FBC Holdings Limited (FBC.zw) listed on the Zimbabwe Stock Exchange under the Banking sector has released it’s 2005 annual report.For more information about FBC Holdings Limited (FBC.zw) reports, abridged reports, interim earnings results and earnings presentations, visit the FBC Holdings Limited (FBC.zw) company page on AfricanFinancials.Document: FBC Holdings Limited (FBC.zw) 2005 annual report.Company ProfileFBC Holdings Limited (FBC Bank) is a financial institution in Zimbabwe providing financial products and solutions for retail, commercial and corporate banking; with a range of products and services extending from savings deposit accounts and micro-lending in the informal market to foreign market investment, mortgage financing, micro-lending, re-insurance, short-term insurance and stock-brokering services. Its re-insurance division underwrites classes of insurance for fire, engineering, motoring, marine and miscellaneous incidences. FBC Bank is a wholly-owned subsidiary of First Banking Corporation Holdings Limited which is a publicly-traded financial services company in Zimbabwe. FBC Holdings Limited is listed on the Zimbabwe Stock Exchange
Cardiff Blues and Wales Women back-row Manon JohnesDate of birth 17 December 2000 Born Cardiff Region Blues Country Wales Position Back-rowWhen did you first play? I started playing tag rugby at seven at CRICC, where Jamie Roberts and Rhys Patchell started. When I had to stop playing with boys, I joined Cardiff Quins and I also played for my school, Llandaff.What positions have you played? At first I played hooker, then I moved to the back row. I like playing there. I think it’s too structured in the backs and you get to do a bit of everything in the back row. Openside is probably my favourite.Which players did you grow up admiring? Sam Warburton is the obvious one. Sioned Harries, Rachel Taylor – anyone really in my position and playing at a high standard.Who’s been the biggest influence on you? I wouldn’t say one person – I’ve always wanted to achieve and set goals – but one of my PE teachers, Gwennan Harries, who used to play football for Wales, has always been very supportive. This impressive back-row made her Test debut aged just 17 LATEST RUGBY WORLD MAGAZINE SUBSCRIPTION DEALS Young run: Manon Johnes finds space for Wales against South Africa (Huw Evans Agency) You’ve played senior regional rugby this season and made your Test debut at 17 in November… I was shocked! I’d been involved in the senior sevens set-up – I went to Australia last year – but 15s has always been the dream. I didn’t think it would come so soon.The main difference has been the physicality. It’s much easier to get the ball and jackal in U18 rugby; at senior and international level you get over the ball and the next second you’re on your bum. It’s challenging but will come with experience. The set-piece is a big step up too; it’s all about technique but I felt more comfortable the more I played.What are this year’s goals? I’d like to keep playing club rugby; I’ve played with those girls for a long time. My main goal is to play in the Six Nations.What about sevens? Sevens is great for developing skills like passing and speed. I’d be very happy to play sevens again but I probably prefer 15s.RW VERDICT: Currently working on A Levels in French, geography and RE, as well as a Welsh Baccalaureate, Johnes wants to study volcanology. She’s had an explosive start to her Wales career and is set to be on the scene for a long time. This article originally appeared in the February 2019 edition of Rugby World magazine.Follow Rugby World on Facebook, Twitter and Instagram.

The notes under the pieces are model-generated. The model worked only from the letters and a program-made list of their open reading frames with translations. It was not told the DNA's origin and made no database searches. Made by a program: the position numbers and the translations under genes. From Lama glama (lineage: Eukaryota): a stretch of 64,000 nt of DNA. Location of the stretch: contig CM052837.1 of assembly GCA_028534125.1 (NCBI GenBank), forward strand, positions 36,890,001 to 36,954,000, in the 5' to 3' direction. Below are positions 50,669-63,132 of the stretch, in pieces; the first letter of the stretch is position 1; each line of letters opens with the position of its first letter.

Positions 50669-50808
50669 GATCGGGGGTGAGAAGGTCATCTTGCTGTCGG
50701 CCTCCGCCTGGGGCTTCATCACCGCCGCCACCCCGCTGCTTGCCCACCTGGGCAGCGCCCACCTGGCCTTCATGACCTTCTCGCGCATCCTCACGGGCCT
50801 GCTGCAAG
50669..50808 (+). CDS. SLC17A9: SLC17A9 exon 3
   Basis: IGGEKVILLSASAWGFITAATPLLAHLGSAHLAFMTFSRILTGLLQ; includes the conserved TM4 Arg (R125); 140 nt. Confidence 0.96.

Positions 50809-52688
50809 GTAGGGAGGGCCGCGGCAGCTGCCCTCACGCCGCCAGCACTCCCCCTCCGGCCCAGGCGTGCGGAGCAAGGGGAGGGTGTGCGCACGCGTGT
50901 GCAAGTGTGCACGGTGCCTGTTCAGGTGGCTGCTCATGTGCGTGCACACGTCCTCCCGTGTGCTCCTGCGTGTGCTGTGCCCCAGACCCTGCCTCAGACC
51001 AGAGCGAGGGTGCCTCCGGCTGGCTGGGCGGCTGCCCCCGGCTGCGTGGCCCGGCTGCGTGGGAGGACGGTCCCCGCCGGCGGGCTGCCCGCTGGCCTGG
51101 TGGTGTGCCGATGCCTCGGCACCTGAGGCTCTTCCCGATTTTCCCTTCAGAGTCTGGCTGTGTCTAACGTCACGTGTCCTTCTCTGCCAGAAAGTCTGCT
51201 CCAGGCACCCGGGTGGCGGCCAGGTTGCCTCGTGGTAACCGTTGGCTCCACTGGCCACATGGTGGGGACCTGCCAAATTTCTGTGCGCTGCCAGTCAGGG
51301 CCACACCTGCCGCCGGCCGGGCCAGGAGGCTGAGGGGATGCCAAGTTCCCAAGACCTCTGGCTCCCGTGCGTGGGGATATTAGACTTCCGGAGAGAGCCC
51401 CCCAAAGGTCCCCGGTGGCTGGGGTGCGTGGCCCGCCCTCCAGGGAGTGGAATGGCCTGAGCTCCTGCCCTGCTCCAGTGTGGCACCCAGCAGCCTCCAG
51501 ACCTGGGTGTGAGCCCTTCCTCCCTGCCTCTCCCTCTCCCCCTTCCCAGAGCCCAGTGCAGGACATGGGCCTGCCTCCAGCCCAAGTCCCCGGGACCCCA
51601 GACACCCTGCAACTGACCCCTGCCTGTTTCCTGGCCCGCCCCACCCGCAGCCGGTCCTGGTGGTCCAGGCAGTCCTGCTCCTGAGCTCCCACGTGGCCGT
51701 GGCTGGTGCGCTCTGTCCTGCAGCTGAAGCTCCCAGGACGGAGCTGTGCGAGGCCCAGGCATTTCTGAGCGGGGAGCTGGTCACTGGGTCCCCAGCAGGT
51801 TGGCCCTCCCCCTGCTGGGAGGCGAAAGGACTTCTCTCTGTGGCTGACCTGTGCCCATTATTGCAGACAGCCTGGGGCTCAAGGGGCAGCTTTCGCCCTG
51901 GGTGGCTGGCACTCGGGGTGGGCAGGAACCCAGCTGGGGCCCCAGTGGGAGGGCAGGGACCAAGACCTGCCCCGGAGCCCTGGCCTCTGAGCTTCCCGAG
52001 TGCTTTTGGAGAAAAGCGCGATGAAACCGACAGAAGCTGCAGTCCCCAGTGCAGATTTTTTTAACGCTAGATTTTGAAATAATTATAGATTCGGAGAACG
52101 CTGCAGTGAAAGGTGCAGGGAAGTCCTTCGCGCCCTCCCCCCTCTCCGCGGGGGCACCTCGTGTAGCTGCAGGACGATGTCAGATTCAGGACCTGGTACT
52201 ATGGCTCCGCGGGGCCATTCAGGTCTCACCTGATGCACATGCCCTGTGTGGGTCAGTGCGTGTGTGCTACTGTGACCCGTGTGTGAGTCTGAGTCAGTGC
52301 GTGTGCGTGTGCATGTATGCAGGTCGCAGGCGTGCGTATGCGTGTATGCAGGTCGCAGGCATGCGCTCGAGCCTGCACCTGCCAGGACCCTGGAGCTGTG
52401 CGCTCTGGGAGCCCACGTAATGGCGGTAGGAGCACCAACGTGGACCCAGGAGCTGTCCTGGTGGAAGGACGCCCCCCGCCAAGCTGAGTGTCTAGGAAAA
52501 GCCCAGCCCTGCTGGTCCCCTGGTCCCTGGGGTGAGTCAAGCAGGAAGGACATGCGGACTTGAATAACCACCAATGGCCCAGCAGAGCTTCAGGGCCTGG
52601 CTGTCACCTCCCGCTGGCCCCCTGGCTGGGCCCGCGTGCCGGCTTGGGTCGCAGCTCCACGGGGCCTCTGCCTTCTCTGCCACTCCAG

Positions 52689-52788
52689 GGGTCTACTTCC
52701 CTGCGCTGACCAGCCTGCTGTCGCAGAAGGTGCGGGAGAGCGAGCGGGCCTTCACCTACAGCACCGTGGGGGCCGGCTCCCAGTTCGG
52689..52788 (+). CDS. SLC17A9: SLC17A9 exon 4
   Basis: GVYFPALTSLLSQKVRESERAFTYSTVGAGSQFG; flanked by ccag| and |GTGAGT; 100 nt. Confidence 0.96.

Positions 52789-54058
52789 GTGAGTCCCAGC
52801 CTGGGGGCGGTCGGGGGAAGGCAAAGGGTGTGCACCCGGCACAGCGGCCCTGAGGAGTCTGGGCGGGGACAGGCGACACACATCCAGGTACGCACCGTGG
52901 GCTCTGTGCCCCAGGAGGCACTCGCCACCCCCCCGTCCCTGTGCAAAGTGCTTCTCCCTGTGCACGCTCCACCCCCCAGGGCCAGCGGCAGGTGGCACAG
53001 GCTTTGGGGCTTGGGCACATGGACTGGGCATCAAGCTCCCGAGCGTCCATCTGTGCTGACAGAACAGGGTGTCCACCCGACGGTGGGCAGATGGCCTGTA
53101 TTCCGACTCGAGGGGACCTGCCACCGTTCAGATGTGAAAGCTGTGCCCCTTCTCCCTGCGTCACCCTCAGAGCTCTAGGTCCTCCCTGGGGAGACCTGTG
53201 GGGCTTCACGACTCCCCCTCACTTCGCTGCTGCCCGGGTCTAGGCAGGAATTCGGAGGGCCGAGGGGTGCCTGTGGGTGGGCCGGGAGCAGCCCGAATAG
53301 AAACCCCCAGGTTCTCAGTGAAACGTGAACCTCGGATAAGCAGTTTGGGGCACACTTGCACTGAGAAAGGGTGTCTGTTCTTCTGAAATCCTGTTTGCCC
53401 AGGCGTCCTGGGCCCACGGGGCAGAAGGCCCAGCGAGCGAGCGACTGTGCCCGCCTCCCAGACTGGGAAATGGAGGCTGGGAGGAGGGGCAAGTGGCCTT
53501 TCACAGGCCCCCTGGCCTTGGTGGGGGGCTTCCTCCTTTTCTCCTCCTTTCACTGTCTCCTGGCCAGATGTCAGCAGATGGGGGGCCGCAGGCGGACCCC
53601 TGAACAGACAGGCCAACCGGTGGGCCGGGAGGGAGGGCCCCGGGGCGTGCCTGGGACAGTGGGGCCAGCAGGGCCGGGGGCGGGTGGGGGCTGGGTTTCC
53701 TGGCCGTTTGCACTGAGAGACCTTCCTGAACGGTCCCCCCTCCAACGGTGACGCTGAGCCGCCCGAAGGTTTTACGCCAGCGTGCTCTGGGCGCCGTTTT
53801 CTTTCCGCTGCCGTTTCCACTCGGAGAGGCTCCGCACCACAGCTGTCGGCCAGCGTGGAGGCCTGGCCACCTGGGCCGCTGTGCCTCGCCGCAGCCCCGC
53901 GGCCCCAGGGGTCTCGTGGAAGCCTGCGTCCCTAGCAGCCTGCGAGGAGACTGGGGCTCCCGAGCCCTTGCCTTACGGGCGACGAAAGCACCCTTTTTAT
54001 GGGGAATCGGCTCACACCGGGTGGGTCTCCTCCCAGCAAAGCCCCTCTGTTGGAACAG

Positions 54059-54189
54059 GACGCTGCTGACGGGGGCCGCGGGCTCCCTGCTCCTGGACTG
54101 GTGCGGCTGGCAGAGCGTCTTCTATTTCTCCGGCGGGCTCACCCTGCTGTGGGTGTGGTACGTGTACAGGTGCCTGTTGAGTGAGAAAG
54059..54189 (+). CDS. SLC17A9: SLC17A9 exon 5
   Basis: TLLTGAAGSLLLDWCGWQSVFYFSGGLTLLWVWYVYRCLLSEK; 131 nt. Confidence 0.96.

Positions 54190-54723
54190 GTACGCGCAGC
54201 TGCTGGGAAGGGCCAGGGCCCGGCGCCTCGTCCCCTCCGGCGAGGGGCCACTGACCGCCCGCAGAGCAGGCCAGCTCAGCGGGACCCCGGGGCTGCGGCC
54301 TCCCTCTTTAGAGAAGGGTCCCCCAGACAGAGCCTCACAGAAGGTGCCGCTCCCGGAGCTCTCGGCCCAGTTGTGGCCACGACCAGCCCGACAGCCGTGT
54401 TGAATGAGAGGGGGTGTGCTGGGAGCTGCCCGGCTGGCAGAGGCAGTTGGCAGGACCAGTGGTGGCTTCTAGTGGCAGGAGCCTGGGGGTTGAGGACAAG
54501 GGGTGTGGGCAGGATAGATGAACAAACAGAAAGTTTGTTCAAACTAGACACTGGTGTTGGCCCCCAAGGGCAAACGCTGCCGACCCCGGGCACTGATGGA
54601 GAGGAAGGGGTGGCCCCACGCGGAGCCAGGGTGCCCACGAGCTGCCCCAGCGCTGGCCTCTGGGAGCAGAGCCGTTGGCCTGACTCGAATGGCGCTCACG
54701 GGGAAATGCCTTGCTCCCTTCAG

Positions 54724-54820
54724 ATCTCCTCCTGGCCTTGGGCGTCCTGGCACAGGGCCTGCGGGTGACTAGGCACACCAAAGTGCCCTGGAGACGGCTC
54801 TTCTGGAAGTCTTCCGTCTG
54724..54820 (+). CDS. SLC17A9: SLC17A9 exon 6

The following excerpts are from a statement released by the “Hands Up” coalition, comprised of mainly St. Louis County activists, including from Ferguson, Mo., who have announced a mass mobilization in Ferguson from Oct. 9 to Oct. 13 to demand Justice for Michael Brown. Email [email protected] or go to handsupunited.org.“Hands up, don’t shoot” activist at Climate Change March, New York City, Sept. 21.WW photo: G. DunkelWe are in a movement moment.What began as a local call for “Justice for Mike Brown” has grown into a nationwide shout for justice. Mike Brown falls in a long line of others killed as a result of systemic racial bias and violence against black and brown communities. John Crawford III, Ezel Ford, Eric Garner, Oscar Grant, Amadou Diallo, Marilyn Banks and countless others named and unnamed have been killed through the excessive use of force by law enforcement.As droves of people, many of them young and black, took to the streets of Ferguson in resistance and to demand justice for Mike Brown, thousands of others joined in solidarity around the country. The interconnectedness of our struggles became clear. Police brutality and excessive use of force against young people of color, militarized policing, poverty, economic inequality and the absence of real participatory democracy deeply harm our communities from Dayton, Ohio, to Los Angeles, Calif.The uprisings in Ferguson and mobilizations around the country represent a desire by community members to claim their right to self-determination, energy to strengthen a movement for racial justice, and to end violence against black and brown communities.We are calling for a convergence in Ferguson, Mo., from Oct. 9th to 13th to continue the fight for justice for Mike Brown and to spark the broader movement for racial justice and sow transformative seeds for others to carry back home. There is an urgency in this moment to strengthen the mobilizing, organizing and resistance happening across the country to build a movement.If you want to join in this national fight, sign up to organize locally and come to Ferguson, Mo., Oct. 9th to 13th.Our values:This mobilization is centered around the following key values:* There is a prevailing need to empower individuals and communities with the knowledge and resources they need to transform the world around them.* Constant struggle and vigilance are necessary to protect our rights and achieve the justice that we seek.* Our shared oppressions cannot be reduced to the personal; our issues are systemic, so the solutions should be as well.* While racism can manifest itself personally all too often, racism is also institutionalized and structural. The sooner we can see racism as structural, the sooner we can try to break the cycle.* Our current economic system degrades people of color and low-income people — justice must address the economic inequality built into the capitalist system.* We believe that movements are based in local struggles; sometimes, like here in Ferguson, our movements find a crack where we must all push together. We are fighting for Justice for Mike Brown, for many others murdered by the police and for people of color as a whole.What to expect:Thousands of leaders from around the country will arrive in Ferguson on October 9th and 10th. Hands Up United will hold direct action trainings, have people participate in actions and identify leaders for demonstrations planned for the weekend. We will also ask organizers coming to town to canvass and do grassroots outreach.On Saturday, Oct. 11th, there will be a large mobilization march. We expect large numbers for this march, and your participation is key to making this happen.On Sunday, Oct. 12th, we will be having faith meetings and trainings in preparation for distributed actions which will take place on Oct. 13th.On Monday, Oct. 13th, we will have a distributed day of action with civil disobedience and major demonstrations at significant targets.FacebookTwitterWhatsAppEmailPrintMoreShare thisFacebookTwitterWhatsAppEmailPrintMoreShare this